For SEM imaging, either SE, BSE or both has been commonly used. In the specimen, incident electrons are scattered inelastically and generate SE according to the energy loss during scattering events. Typically SE can be generated in the vicinity of the surface (approximately three times of the mean free path of SE, that is, around 3–10 nm depending on the materials). Emitted SE to a vacuum can then be detected to create a SEM image. At a decelerated electron-beam energy below a few 100 eV, the incident beam is easily scattered by the materials in the specimen, allowing the interactions between the beam and materials to occur within a few nanometres of the surface. The deceleration voltage between 500 eV and 5 keV has therefore been used in this study to avoid such scattering and to ensure the detection of electrons from the buried junctions.
In a junction, sharp and clean interfaces produce reproducible interfacial resistances. Such a junction may offer interfacial resistances ranging from a few pΩ m2 to μΩ m2 depending on the combinations at the junction interfaces, such as residual resists and oxides. For example, a spin–valve interface consisting of a ferromagnetic metal/non-magnetic metal/ferromagnetic metal multilayer typically shows an interfacial resistivity of over a few nΩ m2. However, defects, such as pinholes and impurities, show much smaller or larger resistivities, which can become of the order of a few pΩ m2 or larger than a few μΩ m2, respectively. These differences in resistivities generate a potential difference of a few eV up to a few keV between the different interfacial conditions. To detect such a potential difference, the electron beam needs to be decelerated effectively to the keV order and below. This deceleration voltage depends on the energy levels of SE and BSE from the buried interfaces to be observed. These energy levels can be simulated by using a well-established model (Monte Carlo Silulation of electron trajectory in solids, http://www.gel.usherbrooke.ca/casino/index.html).
Fresh junction imaging
For a lateral spin–valve device consisting of two 200 × 200 nm Ni0.8Fe0.2/Cu junctions, SEM images were taken at two distinct effective accelerated voltages (Vacc) of 1 and 5 keV as shown in Fig. 2b,c, respectively. Here the bottom 30-nm-thick Ni0.8Fe0.2 nanowires were fabricated using a combination of standard electron-beam lithography and a lift-off process-first, followed by top 70-nm-thick Cu wires (see Methods for more details). The device was then characterized by the conventional four-probe method as explained in Methods, confirming the resistance to be ∼5 nΩm2. As simulated in Fig. 2d,e, the effective voltage controls the depth profiles of the electron beam for imaging. This means the effective voltage of 1 keV allows the electrons to only penetrate into the surface Cu layer above the interface as shown in Fig. 2d, while that of 5 keV allows the electrons to penetrate through the Ni0.8Fe0.2/Cu junction (Fig. 2e). This clearly indicates that the effective electron-beam acceleration voltage in the vicinity of the specimen surface is one of the key parameters to determine the depth of the measurement positions for the buried junction imaging proposed in this study. This technique is much simpler than electric-field measurements using cross-sectional TEM imaging16 for example.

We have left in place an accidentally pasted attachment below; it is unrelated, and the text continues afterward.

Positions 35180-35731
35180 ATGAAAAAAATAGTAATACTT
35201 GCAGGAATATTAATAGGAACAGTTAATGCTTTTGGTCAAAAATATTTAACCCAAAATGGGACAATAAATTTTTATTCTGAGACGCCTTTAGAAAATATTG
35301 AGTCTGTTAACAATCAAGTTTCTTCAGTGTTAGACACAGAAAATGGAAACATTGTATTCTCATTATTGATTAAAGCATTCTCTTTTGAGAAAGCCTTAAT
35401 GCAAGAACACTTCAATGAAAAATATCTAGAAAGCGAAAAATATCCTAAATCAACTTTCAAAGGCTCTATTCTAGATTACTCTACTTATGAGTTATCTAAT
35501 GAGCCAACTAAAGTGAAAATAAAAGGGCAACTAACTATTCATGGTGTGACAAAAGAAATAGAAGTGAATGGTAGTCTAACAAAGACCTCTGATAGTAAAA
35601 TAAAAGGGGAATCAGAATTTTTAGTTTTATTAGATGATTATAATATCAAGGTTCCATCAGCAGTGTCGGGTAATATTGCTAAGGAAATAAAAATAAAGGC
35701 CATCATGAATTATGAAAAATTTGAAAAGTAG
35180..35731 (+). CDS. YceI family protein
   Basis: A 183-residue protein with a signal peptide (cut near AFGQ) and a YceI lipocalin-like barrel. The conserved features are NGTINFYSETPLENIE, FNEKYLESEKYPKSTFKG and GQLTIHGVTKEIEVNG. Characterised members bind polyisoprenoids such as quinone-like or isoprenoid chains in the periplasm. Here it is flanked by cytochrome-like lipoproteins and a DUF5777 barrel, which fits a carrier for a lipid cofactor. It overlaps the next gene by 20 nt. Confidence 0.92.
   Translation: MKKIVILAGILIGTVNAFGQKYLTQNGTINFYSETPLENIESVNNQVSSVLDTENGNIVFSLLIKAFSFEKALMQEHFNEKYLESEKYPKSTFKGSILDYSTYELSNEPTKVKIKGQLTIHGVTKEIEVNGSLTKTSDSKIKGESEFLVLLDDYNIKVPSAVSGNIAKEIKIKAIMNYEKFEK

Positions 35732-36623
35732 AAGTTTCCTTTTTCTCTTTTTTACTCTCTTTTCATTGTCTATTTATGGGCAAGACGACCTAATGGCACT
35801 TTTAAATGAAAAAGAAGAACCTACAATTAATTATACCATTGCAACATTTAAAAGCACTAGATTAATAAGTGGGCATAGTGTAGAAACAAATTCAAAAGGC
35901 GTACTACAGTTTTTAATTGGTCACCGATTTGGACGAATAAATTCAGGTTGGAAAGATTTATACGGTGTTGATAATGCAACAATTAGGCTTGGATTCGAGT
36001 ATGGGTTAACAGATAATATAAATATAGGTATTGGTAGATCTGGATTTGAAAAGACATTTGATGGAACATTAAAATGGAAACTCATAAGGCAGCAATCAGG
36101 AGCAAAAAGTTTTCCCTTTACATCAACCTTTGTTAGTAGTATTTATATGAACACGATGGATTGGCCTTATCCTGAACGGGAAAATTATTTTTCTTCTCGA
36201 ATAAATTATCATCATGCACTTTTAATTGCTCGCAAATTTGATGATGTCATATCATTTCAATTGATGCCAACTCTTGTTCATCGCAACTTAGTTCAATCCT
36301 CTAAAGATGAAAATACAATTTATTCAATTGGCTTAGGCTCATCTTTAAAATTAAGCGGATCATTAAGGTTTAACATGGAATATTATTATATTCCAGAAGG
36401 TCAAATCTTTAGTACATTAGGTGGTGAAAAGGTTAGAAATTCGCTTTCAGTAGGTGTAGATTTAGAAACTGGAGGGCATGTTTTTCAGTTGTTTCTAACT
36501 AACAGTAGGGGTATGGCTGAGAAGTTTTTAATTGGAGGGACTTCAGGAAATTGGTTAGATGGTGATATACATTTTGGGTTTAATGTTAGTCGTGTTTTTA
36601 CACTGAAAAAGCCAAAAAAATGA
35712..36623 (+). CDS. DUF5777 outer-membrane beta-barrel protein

By comparing the two images in Fig. 2b,c, one can identify defects in the Cu nanowires, which can be seen as grey regions and black dots. The brightness in a SEM image created by SE is proportional to the number of generated SE in the specimen. The SE generation depends on the effects of surface morphology, specimen edges, acceleration voltages, atomic number of the specimen materials and charging-up on the specimen surface. Here the Cu and Ni0.8Fe0.2 wires are proven to have smooth surface without showing clear contrast from Fig. 2b. As seen in Fig. 2b,c, the edges of the device show bright contrast as expected. The two SEM images obtained at two different acceleration voltages did not show a clear difference in their general contrast. The device we observed was conductive and therefore should not induce any charging-up effect. We can hence exclude these effects and can conclude that the difference in the contrast indicates variance in the conductance across the specimen. The regions with darker contrast may therefore represent defects in the device, which generate fewer SE than the other majority regions. In Fig. 2b, some minor grey regions are seen in the Ni0.8Fe0.2 wires, indicating that the Ni0.8Fe0.2 wires have some defects near the surface. Figure 2b also shows that the junction regions do not have any contrast, confirming that the Cu wire has no defects near the surface. On the other hand, Fig. 2c shows some grey regions in the Cu wire, indicating that either within the Cu wire or the bottom interface of the Cu wire, that is, Cu/Ni0.8Fe0.2 and Cu/Si, has some defects. Such defects can also be seen at the junction regions. The size of the defects is measured to be between 10 and 100 nm. It should be noted that no grey regions are observed in the Ni0.8Fe0.2 wires, confirming the Ni0.8Fe0.2 wires have no defects at the Ni0.8Fe0.2/Si interface.
Another key parameter in this study is the energy filtering of SE and BSE from the specimen. For lateral spin-valve junctions, the voltage is applied at 1 and 5 keV, which controls the depth profile of imaging as discussed above. The energies of the generated SE and BSE then need to be selected to represent only the conductance difference in the buried junction. A similar study has been carried out on semiconductor p–n junctions17, confirming that the conductance difference induced by chemical potentials can be detected as SEM image contrast. To characterize the buried interfacial defects, more precise control of the electron energies to be detected for imaging is required, which can be carried out by an additional energy filtering at the detector and an additional decelerator attachment to the specimen stage and the control of the total layer thickness above the junctions18.